I produce dozens to hundreds of these types of events per year and this is always very misunderstood to most performers, especially those not accustomed to professional markets or this business model. There is a reason Osterlind, Cassidy, Docc, and many others have not done this as there are many more facets involved way beyond the show. Often times there are managers, agents, promoters, multiple producers, and more involved. Cities like Las Vegas, Pigeon Forge, Branson, and many other prime or tourist markets operate almost entirely this way. Over 85% of the current shows in these cities operate in some sort of this type of arrangement. And yes, you must front all of this money for this in advance with no guarantee of a return.

I hope this shines a light a bit more on this topic. Between the 2/4 Wall business model and understanding the differences between consumer and professional markets, there is often a great deal of unknown or misunderstood information on this topic. Also, this often helps one to better understand why you will hear some guys say they make $5,000, $10,000 or $25,000 per show while others find themselves only making $400, $800 or $1,500 a show. These differences (above) are many of the reasons why. This is much of what I teach, coach, and train in my entertainment business coaching and consulting after doing this myself for over 35 years.

Also, for the record, I still maintain, mentalism is meant for and plays the best in a theater setting.
magikcid
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I have that exact opposite experience. Maybe it happens to be an exception to the rule in my area but there are a bunch of small theaters and theatre groups located in my area. Some of them are based off the local colleges and others are small theaters hosting at most 60-100 seats. I have a show with my friend in which he opens with a traditional magic show and I close out the show with my mentalism act. These smaller theaters are mostly labors of love and they host all sort of productions. They usually have their own patrons and then we advertise on our end as well. I don't know where you are situated but I would look for a lot of these small theatre set ups. Try your local colleges and church groups and ask around where these little theaters are located. We would typically do two shows a night. We had great rates for use of the theatre and have made some good contacts between directors and lighting crew. These little gems are perfect ways to build and hone your show. PM me if you want more specifics on price and such.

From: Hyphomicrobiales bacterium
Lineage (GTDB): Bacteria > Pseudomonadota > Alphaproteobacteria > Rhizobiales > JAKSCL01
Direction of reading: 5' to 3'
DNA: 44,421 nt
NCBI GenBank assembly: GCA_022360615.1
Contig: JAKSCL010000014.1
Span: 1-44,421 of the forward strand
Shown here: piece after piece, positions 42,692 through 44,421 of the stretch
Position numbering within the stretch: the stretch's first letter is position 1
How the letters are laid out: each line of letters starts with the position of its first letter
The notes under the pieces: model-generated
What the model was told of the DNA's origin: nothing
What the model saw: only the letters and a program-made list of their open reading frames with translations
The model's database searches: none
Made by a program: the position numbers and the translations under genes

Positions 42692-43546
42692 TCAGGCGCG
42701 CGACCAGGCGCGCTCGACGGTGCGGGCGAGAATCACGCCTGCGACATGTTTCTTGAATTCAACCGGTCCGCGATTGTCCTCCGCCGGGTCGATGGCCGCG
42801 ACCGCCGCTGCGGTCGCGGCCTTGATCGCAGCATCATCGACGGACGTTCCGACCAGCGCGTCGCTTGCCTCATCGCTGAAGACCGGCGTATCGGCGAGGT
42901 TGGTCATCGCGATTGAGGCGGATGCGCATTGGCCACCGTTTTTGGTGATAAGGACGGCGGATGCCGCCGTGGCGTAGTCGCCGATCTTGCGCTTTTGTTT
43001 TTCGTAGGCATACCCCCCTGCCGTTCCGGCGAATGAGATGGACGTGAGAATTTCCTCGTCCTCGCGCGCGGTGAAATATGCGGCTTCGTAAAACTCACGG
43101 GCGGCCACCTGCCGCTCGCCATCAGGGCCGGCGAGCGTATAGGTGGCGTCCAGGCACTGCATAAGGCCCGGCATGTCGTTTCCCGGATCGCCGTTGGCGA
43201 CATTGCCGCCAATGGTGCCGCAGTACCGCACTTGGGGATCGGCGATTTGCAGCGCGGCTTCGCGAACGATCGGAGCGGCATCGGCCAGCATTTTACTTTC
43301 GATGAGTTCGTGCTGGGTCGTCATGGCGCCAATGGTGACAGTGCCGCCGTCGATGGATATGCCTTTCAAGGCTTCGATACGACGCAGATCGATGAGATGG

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Funny you should ask. I just booked a 120 seat theater for a show in November. Have been thinking about it for a while and thought I’d take the plunge. Going to sell tickets at local shops and online as well. Wish me luck.
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I just started doing regular cabaret style mentalism shows on a regular basis here in Phoenix at a local restaurant with an upscale private room that holds 50. It has taken me over 4 years of searching for the right venue and situation to have arrived at this place. I am working it as a partnership with the venue, This means that I am not paying for the room and so far it is coming along nicely. I believe that when a venue has "skin in the game" then the workload can be more shared - although I am doing most of the grunt work, and then they come through on event nights.

I've worked corporate now for many years with mingling and stage and I stay busy - but I needed a sandbox. For me this venture is a sandbox - a place for testing and sharpening, so I am not initially seeking for it to be a massive $ generator. All in good time.

I have a long history in sales, and with this new show I can see that filling those seats is going to be a full time endeavor - and my sales skills/marketing will come in handy.

Right now I create and perform and I will be focusing far more on the performing going forward. So far (about to do our 3rd show this week) it has been fun but a heck of a lot of work. But it is the work I love.
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Martin Pulman
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Quote:
On Aug 22, 2019, Mindpro wrote:

Also, for the record, I still maintain, mentalism is meant for and plays the best in a theater setting.


I couldn't agree more. I would go as far to say that Mentalism performed outside of a structured stage or parlor environment (table hopping, mix and mingle etc) isn't really Mentalism, in my opinion, but rather a magic act featuring mental magic.

Nothing wrong with performing mental magic, but I wish more young performers would aim higher than that. I'm glad to see the young performer in the OP is doing so. And I'm glad to see people like Drew Backenstoss emerging who are dedicating such care and attention to presenting Mentalism as a structured stage experience.